Despite the setback of a court-enforced suspension of Shell’s Beaufort Sea drilling program, Rick Fox, the company’s Alaska asset manager, gave an upbeat assessment of Shell’s progress in Alaska at the Resource Development Council annual conference on Nov. 14.
“We had an excellent year although we didn’t get to drill,” Fox said.
The U.S. Court of Appeals for the 9th circuit has placed an injunction on Shell’s Beaufort Sea drilling plans until resolution of a court case against U.S. Minerals Management Service approval of the company’s Beaufort Sea exploration plan. But the company was able to proceed with a planned program of seismic data acquisition in the Chukchi Sea in preparation for an MMS Chukchi Sea lease sale scheduled for February 2008.
“A week ago Sunday, we wrapped up our seismic operations in the Chukchi Sea,” Fox said. The seismic crew had continued acquiring 3-D seismic until late in the season but had to stop eventually for safety reasons, as ice started to build up on the ship superstructure, he said.
Shell’s Beaufort Sea site clearance and shallow hazards surveillance work also proceeded as planned.
Marine mammal monitoringAnd a marine mammal monitoring program swung into action.
“We had a marine mammal monitoring program with acoustic transponders all across the Chukchi and the Beaufort Sea in arrays from 5 miles out to 50 miles out,” Fox said. “We collected aerial data and there were many other efforts we had going on.”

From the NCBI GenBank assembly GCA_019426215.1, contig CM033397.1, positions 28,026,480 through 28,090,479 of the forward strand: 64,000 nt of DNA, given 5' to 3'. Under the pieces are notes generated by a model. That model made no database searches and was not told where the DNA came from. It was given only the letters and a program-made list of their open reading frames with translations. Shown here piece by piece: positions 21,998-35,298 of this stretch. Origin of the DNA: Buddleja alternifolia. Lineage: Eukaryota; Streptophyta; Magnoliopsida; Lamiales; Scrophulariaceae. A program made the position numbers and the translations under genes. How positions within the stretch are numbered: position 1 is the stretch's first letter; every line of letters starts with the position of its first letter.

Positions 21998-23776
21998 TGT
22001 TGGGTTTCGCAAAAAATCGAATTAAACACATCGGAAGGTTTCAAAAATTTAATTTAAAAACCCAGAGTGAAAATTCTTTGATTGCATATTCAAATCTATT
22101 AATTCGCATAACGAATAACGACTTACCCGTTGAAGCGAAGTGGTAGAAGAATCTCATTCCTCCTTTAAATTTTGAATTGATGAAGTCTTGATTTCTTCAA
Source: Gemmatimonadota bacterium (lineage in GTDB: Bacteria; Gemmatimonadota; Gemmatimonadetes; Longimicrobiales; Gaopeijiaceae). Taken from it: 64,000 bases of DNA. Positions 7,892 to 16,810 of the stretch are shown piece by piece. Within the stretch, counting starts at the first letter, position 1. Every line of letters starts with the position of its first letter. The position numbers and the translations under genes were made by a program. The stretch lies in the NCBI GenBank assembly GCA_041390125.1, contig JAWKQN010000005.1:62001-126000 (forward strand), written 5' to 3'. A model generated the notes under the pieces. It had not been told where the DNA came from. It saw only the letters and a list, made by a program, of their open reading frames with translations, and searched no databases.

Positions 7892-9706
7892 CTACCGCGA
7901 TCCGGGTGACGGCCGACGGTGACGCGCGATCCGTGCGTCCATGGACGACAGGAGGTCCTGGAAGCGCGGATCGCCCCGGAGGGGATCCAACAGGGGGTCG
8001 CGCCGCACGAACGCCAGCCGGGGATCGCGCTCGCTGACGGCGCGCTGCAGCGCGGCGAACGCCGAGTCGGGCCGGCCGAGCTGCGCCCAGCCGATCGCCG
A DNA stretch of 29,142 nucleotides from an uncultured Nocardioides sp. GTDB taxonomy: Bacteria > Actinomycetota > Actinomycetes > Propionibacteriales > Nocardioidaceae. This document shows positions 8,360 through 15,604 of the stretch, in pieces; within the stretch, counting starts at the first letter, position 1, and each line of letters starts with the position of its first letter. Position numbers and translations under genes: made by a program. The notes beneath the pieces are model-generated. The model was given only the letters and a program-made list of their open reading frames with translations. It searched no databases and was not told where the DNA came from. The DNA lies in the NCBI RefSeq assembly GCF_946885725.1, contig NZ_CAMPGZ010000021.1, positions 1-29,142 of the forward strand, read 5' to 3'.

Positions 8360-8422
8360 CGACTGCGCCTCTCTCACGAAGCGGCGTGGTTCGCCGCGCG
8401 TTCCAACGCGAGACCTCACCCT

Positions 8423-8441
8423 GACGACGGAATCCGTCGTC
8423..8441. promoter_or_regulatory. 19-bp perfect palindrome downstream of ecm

The acoustic monitoring equipment captured quite a bit of data on marine sounds, including noise from industrial activities as well as sounds from marine animal life.
“We’ve started establishing trends of impacts,” Fox said. “… We’re very interested in providing the science that gives us the confidence and gives the communities the confidence that what we’re going to do will work. … We co-designed that with the North Slope Borough wildlife department.”
At one point Shell had deployed close to 1,100 people in its summer program — the Alaska team did a great job of bringing that number of people on in a short time and of conducting a safe and environmentally sensitive operation, Fox said.
As far as Shell can tell there was no negative impact on the subsistence hunt.
“I think they had a very successful hunt in all areas,” Fox said.
Focus on the Arctic offshoreShell’s interest continues both in offshore regions and in the Arctic, with operations in the Sakhalin, Norway and Canada, as well as in Alaska, Fox said. So Shell’s experience and interests dovetail into offshore development in Arctic Alaska, he said.
“We’re very much focused on the Beaufort Sea where we have quite a lease holding,” Fox said.
Fox compared Shell’s challenges in the Alaska outer continental shelf with the company’s pioneering work in oil development in deep water.
“We stayed with that when it was difficult, very much hung in there and made that work,” Fox said. “… I think that’s the spirit within Shell.”
And MMS has estimated major oil and gas resources in the U.S. Arctic offshore.
“We believe the country needs energy and we’d like the chance to go look for it,” Fox said.
Beaufort Sea exploration back in the 1980s came up with some promising results, but Shell needs to do more exploration and appraisal work to understand the potential of the region, Fox said.
“We’ve got to know before we can start making the sort of commitments this will take,” Fox said.
Importance for AlaskaThe number of Shell jobs and contracts seen this year represents just the beginning of the potential impact of Shell’s operations in Alaska. Following exploration would come an extended period of oilfield development and production, benefiting people some of whom are not yet born, Fox said.
“That’s what we’re looking for: A long campaign in Alaska and development in the OCS,” Fox said. “We’re absolutely committed to bringing economic opportunity to Alaska companies and jobs to Alaskans.”